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The Silicates
Building Blocks of The Earth’s Crust

Silicates are the most widespread of the minerals. They are made up of oxygen and silicon the number one and number two most abundant elements in the earth's crust. By themselves they make up over 90% of the weight of the earth’s crust. Most rocks are composed mainly of this class of minerals.

The quartz family of minerals are the most recognizable of this class. Amethyst pictured at the right belongs to this family, as does rose quartz, smokey quarts, citrine, and all of the agates

There are two forms of silicate when looking at their chemistry:

  • felsic-The fel stands for feldspar while the sic represents silica. They form in granites and are lighter in weight and color than other silicates because they have less iron and magnesium. Quartz, micas, and the K-feldspars are noteable members of this group.
  • mafic- Ma stands for magnesium and fic is for iron (ferric). This group of silicates usually form in magmas moving up to fill the gap left when tectonic plates are moving away from each other in the sea floor. Basalt and gabbro are of this type. Olivine and pyroxene are also in this group. They are relatively dense and dark They are called ultra mafic. Plagioclase feldspars are mafic silicates that have calcium and sodium as part of their chemical composition.
A more modern approach to classifying silicates is by their structure. This class of minerals uses SiO4 molecules connected as tetrahedrons. A tetrahedron is a triangular based pyramid. The oxygen atoms occupy the corners of the tetrahedron with the silicon atom in the center.The arrangement of this basic shape is the basis for classification. There are six subclasses. They are:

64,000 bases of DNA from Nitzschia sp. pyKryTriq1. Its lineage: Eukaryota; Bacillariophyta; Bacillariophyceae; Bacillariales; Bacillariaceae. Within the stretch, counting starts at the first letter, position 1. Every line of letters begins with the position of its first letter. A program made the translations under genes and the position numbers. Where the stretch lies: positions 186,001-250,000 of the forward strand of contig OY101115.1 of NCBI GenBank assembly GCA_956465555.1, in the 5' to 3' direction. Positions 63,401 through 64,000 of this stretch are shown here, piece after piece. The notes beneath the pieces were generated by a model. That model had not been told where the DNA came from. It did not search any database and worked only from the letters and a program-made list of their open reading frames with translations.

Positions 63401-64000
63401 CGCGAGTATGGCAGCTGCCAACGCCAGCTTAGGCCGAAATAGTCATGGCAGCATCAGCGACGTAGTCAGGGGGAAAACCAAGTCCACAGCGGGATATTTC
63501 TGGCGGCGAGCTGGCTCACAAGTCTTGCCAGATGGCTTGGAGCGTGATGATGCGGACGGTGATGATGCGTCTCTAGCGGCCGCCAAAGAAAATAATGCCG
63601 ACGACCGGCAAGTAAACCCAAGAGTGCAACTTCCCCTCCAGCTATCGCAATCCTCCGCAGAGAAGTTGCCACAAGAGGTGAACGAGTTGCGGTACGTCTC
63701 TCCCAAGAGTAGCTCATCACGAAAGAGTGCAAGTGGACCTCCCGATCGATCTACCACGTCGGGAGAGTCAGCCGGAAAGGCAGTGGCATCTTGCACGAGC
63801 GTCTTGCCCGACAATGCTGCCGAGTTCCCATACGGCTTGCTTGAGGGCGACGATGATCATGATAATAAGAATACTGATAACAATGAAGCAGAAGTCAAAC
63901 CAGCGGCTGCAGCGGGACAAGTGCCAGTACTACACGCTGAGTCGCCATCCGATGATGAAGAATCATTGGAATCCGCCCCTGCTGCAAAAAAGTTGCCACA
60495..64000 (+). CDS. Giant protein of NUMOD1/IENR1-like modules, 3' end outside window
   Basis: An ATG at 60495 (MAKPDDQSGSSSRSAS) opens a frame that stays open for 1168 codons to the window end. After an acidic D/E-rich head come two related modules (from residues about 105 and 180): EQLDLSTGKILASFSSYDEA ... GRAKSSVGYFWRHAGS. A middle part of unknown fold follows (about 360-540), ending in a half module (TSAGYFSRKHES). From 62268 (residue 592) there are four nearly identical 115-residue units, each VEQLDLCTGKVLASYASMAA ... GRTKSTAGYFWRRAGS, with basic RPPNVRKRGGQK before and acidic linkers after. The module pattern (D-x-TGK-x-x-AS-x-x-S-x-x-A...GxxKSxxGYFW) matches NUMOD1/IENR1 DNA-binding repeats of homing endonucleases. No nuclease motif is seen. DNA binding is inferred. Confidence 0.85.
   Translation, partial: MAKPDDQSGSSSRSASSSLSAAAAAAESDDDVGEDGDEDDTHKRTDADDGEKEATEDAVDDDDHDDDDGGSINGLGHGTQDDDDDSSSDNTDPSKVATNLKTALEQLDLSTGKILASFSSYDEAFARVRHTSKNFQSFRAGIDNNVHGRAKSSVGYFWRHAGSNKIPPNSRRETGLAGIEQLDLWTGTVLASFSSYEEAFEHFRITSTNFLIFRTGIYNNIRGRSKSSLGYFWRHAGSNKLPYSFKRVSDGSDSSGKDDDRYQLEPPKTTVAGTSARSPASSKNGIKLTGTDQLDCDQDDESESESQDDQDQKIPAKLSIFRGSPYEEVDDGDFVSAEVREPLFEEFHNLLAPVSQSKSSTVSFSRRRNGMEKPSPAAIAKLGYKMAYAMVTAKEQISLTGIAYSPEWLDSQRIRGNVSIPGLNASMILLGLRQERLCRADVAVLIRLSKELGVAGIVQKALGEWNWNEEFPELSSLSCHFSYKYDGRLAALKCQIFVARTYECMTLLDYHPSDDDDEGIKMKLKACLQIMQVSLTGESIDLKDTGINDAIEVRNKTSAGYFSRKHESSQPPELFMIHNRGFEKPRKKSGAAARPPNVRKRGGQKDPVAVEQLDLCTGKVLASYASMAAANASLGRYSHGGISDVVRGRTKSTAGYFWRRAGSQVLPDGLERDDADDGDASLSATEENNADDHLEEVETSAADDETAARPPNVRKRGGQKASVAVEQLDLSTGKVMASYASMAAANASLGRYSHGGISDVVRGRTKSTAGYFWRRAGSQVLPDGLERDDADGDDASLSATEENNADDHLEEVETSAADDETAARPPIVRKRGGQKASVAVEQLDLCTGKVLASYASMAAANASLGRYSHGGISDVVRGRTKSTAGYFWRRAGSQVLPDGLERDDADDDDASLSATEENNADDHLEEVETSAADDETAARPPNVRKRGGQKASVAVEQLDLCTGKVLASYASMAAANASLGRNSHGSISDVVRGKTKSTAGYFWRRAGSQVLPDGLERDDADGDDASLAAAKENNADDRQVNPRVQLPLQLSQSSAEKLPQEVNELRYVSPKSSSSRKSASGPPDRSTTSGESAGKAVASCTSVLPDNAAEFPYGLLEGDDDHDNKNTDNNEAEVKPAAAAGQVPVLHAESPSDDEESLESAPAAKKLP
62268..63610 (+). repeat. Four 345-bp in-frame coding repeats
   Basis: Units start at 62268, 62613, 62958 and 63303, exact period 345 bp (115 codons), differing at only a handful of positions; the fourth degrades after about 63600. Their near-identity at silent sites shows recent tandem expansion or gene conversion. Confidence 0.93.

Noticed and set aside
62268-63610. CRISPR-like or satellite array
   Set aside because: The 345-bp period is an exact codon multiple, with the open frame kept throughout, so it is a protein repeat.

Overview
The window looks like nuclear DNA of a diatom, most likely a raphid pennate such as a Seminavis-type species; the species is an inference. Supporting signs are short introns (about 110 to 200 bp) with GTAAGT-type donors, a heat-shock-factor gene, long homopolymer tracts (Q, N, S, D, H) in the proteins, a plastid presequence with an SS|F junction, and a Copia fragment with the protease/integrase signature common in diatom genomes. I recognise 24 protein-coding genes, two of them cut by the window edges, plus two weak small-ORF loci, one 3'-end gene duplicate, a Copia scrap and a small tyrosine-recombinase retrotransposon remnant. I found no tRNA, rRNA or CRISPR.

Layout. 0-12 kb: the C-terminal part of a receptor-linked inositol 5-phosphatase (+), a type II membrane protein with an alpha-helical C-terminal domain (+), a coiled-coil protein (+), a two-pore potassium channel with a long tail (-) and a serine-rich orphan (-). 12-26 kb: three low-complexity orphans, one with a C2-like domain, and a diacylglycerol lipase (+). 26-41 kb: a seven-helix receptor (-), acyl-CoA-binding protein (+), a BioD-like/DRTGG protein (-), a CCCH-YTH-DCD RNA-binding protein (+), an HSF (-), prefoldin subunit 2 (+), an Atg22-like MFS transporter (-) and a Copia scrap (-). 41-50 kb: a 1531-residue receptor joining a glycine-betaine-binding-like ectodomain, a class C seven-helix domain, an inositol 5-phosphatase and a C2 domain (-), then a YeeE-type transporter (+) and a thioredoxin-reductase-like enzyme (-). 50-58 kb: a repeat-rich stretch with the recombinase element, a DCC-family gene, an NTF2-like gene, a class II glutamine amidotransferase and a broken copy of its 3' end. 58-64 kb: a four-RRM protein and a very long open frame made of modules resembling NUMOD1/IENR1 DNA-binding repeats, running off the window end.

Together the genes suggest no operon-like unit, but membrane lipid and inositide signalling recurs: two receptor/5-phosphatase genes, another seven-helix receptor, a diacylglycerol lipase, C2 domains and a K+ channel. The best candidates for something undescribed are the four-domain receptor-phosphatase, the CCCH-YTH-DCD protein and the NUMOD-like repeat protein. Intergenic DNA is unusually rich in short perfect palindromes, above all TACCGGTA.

• Nesosilicates (single tetrahedrons)
    • olivene
    • topaz
    • garnets
    • howelite
    • kayanite
  • Sorosilicates (double tetrahedrons)
    • epidot
    • hemimorphite
  • Inosilicates (single and double chains)
    • Single chain
      • rhodonite
      • jadeite
    • Double chain
      • actinolite
  • Cyclosilicates (rings)
    • Beryl
    • tourmaline
  • Phyllosilicates (sheets)
    • mica
    • biotite
    • talc
    • chrysocolla
  • Tectosilicates (frameworks)
    • quartz
    • feldspars- labradorite, microcline, amazonite

How many of these can you pick out of the chart below?

Silicate Minerals
Felsic Silicate Minerals
Mica quartz Amazonite
Mica is a metamorphic mineral. The many variations come from the diverse ways it formed. Mica formations are associated with volcanoes and hydrothermal vents.
Quartz is one of the most common of all minerals that make up the continental crust. It is found in igneous, metamorphic, and sedimentary rocks.
Amazonite is a beautiful green variety of microcline feldspar. Its chemical formula is KAlSi3O8 , potassium aluminum silicate.
Mafic Silicate Minerals
Olivine Labradorite Biotite Mica
Olivine is a magnesium iron silicate, and falls into the nesosilicate class. Gem quality crystals are called peridot.
Labradorite is a feldspar mineral and so is a tectosilicate. It is valued for its beauty.
Biotite is a member of the mica branch of the silicate mineral group. It is common as a rock-forming mineral.

Back to The Gallery of Minerals

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